Check out these incredible high-speed images of exploding light bulbs from photographer Jon Smith

All images by Jon Smith:


We love these images – high speed photography of exploding light bulbs, captured at the split-second of their demise.


the work of photographer Jon Smith, from Indiana USA, who fills the

bulbs with materials like paints, dice, even bottle caps and then

captures the precise moment at which he spectacularly destroys them with a

pellet gun.


Image: ROYGBIV by Jon Smith


Jon explains it: ‘There is a certain unpredictability with high speed

photography that I’m drawn to. It allows you to capture the unseen, the

transition between before and after. It shows the beauty in destruction.

Sure, it starts out as a normal light bulb and ends as a pile of broken

glass, but for just a split second, it’s something beautiful – and to

capture that is wonderful.

Image: ‘Heavy Drinking’ by Jon Smith


these images is all a matter of timing and precise triggering. As Jon

uses a pellet gun to break the light bulbs, he cleverly hit upon the

idea of a sound-triggered flash. He gave us a look at his setup:


Image: Jon’s DIY setup


An old disposable camera serves as the flash, and a trigger from high-speed DIY specialists Hiviz activates it. ‘When I shoot the gun, the sound triggers the flash and freezes the bulb in mid-break,’ he tells us.


uses a shutter speed of 2.5secs, with a delay of 10secs to give him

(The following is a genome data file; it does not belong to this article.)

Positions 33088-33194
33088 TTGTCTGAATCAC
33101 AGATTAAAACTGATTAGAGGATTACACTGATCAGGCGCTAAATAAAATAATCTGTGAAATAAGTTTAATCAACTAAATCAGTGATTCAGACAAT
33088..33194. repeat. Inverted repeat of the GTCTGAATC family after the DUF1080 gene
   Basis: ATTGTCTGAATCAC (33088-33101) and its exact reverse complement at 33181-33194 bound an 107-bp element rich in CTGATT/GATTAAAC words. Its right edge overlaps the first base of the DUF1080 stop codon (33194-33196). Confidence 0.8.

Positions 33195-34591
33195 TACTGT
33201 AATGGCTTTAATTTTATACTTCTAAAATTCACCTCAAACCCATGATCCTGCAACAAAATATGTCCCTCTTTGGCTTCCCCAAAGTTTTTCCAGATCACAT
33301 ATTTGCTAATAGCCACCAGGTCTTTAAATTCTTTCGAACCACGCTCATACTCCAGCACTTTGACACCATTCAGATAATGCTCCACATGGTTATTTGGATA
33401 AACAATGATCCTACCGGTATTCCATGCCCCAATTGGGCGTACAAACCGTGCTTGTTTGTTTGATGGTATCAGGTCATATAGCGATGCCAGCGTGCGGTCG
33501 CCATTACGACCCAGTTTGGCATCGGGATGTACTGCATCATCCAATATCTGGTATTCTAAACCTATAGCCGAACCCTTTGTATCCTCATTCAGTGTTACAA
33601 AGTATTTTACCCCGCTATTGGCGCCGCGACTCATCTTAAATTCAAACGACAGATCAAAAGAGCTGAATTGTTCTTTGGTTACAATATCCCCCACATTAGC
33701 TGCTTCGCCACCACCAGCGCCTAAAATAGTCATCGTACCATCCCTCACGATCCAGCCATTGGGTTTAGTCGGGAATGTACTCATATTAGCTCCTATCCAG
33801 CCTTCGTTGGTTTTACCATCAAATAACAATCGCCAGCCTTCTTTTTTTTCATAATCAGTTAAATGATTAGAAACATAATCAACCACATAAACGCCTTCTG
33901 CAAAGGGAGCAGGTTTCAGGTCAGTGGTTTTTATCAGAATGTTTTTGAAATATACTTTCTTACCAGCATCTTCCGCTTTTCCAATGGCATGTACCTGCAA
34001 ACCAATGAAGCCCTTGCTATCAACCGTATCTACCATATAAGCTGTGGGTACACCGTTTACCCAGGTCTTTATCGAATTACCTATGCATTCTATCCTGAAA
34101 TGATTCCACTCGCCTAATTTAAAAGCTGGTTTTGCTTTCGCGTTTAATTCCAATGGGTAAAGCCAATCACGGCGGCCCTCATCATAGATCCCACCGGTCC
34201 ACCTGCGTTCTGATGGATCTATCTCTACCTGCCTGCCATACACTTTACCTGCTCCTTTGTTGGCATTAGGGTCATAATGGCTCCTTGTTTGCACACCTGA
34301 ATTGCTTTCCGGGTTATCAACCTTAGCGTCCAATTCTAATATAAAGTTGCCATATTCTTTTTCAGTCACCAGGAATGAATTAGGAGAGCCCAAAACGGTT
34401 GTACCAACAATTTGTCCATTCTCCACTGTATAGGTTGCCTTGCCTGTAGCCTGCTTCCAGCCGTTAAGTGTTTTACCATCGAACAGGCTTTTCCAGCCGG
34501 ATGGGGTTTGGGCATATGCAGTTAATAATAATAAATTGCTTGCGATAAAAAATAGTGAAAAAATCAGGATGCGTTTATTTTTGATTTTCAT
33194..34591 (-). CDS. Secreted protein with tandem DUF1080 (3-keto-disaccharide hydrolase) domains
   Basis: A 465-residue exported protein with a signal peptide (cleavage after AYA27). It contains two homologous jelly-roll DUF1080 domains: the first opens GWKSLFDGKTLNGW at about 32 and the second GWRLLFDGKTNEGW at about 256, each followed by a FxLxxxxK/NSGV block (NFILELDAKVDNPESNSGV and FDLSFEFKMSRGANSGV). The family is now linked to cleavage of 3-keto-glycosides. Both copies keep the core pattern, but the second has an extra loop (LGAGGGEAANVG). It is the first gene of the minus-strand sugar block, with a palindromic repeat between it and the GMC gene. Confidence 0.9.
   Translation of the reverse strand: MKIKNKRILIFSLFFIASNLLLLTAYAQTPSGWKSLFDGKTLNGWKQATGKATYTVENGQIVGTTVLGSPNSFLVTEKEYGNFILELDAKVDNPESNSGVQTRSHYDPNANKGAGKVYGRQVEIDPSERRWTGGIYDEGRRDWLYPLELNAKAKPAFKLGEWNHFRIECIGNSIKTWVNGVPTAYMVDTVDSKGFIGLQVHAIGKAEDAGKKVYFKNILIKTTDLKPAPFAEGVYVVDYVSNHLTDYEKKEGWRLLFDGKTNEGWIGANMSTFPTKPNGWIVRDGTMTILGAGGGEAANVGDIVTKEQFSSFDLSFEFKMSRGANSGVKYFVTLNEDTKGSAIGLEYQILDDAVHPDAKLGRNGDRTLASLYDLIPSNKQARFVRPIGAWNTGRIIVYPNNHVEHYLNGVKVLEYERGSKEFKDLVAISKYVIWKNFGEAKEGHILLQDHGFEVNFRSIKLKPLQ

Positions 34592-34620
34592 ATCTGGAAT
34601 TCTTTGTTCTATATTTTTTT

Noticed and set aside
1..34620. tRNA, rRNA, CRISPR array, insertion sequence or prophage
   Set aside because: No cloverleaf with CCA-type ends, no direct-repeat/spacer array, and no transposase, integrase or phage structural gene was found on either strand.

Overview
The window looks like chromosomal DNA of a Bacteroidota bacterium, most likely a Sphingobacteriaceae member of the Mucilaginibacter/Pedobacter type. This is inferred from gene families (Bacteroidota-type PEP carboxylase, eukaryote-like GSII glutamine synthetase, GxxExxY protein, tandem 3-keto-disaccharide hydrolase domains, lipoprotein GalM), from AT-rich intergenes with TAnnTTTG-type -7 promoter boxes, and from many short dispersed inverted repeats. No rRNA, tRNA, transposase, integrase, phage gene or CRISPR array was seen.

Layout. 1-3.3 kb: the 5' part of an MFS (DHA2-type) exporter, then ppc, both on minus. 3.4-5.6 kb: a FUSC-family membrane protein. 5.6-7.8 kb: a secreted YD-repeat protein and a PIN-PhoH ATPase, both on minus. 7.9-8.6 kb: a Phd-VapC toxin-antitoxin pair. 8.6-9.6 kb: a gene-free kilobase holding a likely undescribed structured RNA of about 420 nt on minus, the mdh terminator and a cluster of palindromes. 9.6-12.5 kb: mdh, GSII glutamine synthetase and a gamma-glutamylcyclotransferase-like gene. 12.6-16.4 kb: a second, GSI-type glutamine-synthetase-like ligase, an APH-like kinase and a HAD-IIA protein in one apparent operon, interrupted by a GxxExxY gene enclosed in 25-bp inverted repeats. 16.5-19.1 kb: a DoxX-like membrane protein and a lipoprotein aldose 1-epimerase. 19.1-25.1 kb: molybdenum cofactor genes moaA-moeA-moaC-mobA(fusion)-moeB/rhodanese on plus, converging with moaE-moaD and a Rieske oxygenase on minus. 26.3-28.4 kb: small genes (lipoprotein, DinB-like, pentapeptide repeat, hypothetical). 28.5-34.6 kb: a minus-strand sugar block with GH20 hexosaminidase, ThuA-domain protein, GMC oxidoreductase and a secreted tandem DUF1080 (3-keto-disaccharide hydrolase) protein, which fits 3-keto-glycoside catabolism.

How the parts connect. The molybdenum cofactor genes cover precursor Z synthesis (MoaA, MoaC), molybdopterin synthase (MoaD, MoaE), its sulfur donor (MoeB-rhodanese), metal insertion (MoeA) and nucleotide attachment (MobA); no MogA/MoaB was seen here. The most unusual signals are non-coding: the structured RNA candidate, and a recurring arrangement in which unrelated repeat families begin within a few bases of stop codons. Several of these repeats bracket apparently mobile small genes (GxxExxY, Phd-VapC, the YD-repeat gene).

time to move into position, switch off the lights, and line up his shot.


Image: ‘Non-Newtonian’ by Jon Smith


the right kit is vitally important with precise images such as Jon’s,

and fortunately his choices of equipment reveal him to be a man of taste

and distinction (at least by WDC standards).


majority of Jon’s high-speed images were taken with a Canon 7D, a solid

workhorse camera from 2009 upon which Mat Gallagher bestowed an

impressive score of 94%

Image: Though Jon has since upgraded to a 5D Mk. III, these images were shot on the 70D, a great camera.



lens of choice is the Tamron 70-200 f/2.8 macro. Though our Jon Tarrant

gave it a score of 89% in February this year, praising its ‘distinctive, friendly feel’, he

did warn that it was the kind of lens that ‘you are likely to either

love or hate’.


our review drew attention to the lens’s lack of Image Stabilisation, since

Jon is operating on a tripod he simply doesn’t need it. When

Jon needs a little more distance from the light bulb, he employs the

Tamron SP Pro 2x Extender – probably a wise precaution!


Image: ‘Come on, snake eyes!’ by Jon Smith

Jon has plenty more of these fantstic images on his Flickr page – stroll over and take a look.